Something I'll have to decide about is the amount of Treasure. Is having Treasure in only 25% of rooms enough? I think it is, but maybe not. It will force me to make treasure caches a little bigger than others might. But I don't mind that. I'm not a fan of parties mowing through gnoll after gnoll simply to collect the 3cp per pocket that they can find. I'd rather slog through nine treasure-less rooms and finally end up with a golden necklace dripping with rubies the size of my eyeball. Much more satisfying. 

Where We Go From Here


How do you stock your dungeons? Do you do it all by feel, or keep it random? Are there other tables you use for stocking dungeons? I know that Papers & Pencils made their own table for stocking their Two Week Megadungeon. Are there any others our there that you know of? I'd love to hear about it. 

Monday, 24 August 2020

GLOG: Town & Country Wizards

For my fantasy medieval-esque GLOG hack I don't want to overwhelm players with too many class choices. I'm designing my hack with my friends in mind, because I'll be the one running it, and they'll be the ones playing. And I know that if there are too many choices they'll focus on those choices too much, or not read them at all. So for wizards, I wanted to distill it down into two schools, both of which are appealing for different reasons.

Instead of an Orthodox wizard and then other themed schools, I decided to go with the Town Wizard and the Country Wizard. This feels to me like a good social division in a medieval-esque fantasy world. The Town Wizard has some more social spells and classic D&D wizard spells, whereas the Country Wizard has some more nature-based spells, including some of the custom ones I designed for my one-stat GLOG hack Sword Ferns & Salmon Flesh. Some of the material is taken from Skerple's Garden Wizard, which was a big inspiration for the Country Wizard.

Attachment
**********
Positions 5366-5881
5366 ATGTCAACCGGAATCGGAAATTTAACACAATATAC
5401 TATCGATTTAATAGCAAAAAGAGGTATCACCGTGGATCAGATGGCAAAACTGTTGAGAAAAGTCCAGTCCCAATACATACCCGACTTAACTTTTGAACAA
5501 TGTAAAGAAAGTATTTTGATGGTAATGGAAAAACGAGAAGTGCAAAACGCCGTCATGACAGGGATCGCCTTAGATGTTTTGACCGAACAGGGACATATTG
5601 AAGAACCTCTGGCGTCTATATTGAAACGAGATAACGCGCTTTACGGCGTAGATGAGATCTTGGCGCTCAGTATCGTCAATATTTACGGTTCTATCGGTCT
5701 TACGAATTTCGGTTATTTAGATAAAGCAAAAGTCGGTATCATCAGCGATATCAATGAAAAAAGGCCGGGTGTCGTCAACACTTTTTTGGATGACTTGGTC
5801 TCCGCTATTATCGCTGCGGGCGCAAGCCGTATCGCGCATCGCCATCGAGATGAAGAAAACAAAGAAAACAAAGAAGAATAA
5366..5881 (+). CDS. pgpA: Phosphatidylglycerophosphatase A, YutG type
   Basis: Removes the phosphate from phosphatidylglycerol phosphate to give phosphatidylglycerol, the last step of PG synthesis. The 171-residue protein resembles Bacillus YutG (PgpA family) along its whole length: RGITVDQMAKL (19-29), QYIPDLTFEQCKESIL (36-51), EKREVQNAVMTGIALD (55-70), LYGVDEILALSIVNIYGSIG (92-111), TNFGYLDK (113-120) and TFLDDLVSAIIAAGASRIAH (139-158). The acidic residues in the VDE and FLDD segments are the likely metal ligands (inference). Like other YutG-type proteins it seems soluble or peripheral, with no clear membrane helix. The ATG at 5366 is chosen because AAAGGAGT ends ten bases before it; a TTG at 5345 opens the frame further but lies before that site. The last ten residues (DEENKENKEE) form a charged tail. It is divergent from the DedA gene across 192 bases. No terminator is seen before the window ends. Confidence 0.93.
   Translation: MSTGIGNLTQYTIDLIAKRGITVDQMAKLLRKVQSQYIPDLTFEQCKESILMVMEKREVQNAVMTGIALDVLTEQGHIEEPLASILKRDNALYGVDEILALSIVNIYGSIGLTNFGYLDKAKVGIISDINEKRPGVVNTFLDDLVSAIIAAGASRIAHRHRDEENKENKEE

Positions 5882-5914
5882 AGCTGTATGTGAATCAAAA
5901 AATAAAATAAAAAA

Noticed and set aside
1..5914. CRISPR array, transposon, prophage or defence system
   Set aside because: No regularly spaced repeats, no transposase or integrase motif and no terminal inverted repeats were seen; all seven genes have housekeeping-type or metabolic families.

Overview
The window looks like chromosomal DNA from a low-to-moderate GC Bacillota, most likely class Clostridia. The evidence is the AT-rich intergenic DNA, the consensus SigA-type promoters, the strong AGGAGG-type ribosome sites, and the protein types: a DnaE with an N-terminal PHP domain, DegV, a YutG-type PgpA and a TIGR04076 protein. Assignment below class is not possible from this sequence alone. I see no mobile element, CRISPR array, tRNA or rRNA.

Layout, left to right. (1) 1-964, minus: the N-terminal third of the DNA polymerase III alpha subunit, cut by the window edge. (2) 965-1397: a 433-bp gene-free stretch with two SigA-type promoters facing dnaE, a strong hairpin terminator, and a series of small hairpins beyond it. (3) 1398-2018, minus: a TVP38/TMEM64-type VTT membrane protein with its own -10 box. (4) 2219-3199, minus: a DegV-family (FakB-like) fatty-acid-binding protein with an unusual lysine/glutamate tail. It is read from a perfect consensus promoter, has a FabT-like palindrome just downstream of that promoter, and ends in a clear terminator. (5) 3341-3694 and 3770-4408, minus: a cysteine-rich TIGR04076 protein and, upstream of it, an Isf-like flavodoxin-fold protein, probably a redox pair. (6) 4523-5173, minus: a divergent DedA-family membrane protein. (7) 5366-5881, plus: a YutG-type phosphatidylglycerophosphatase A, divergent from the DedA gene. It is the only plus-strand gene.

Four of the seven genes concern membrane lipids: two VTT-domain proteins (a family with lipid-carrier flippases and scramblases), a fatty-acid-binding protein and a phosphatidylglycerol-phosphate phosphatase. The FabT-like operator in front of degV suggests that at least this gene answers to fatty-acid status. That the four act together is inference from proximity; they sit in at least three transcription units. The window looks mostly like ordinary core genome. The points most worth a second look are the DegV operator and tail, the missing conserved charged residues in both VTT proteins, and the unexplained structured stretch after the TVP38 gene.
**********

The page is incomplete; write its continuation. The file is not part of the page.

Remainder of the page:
*only spells with asterisks are new and listed with full descriptions. Anything else can be whatever GLOG version of it that you prefer. I've definitely seen at least three different versions of Light floating around. 


School: Town Magic

Set up shop in a clapboard storefront, charge a pretty penny for charms and potions, and you've got yourself a career that mommy and daddy will most certainly not be proud of. You love walking through market stalls, seeing the whispers and pointed fingers, as you flick your long robes here and there. You love the city and the city loves you back. 

Granny by Nathan Park


Starting Equipment

  • Spellbook
  • Quill & Ink 
  • Dagger (d6 damage)
  • Blank scroll
  • Red robes

Perks

You always know where the best and worst inns are in every town you visit. 

Restrictions

To regain your magic dice, you must meditate for 10 minutes each morning somewhere indoors. Even a tent or lean-to counts. You must describe this to the other players.

Spell List

  1. Lock
  2. Knock
  3. Feather
  4. Floating Disk
  5. Grease
  6. Gutter Snipe*
  7. Light
  8. Sleep
  9. Illusion
  10. Levitate
  11. Charm Person
  12. Wall of Fire


Spell Descriptions

6. Gutter Snipe

R: 200’ | T: creature | D: instant

A pile of alleyway garbage conjures in the air and flings itself into the target creature, dealing [sum] + [dice] damage. (this is basically Magic Missile)

Mishaps

  1. Your Magic [dice] only return to your pool on a result of 1-2 for 24h. 
  2. Cough up soot. Take d6 damage
  3. Random mutation for 1d6 rounds. Save CHA or permanent.  
  4. Brain lobe smoothens. Lose 1 Magic die for 24h.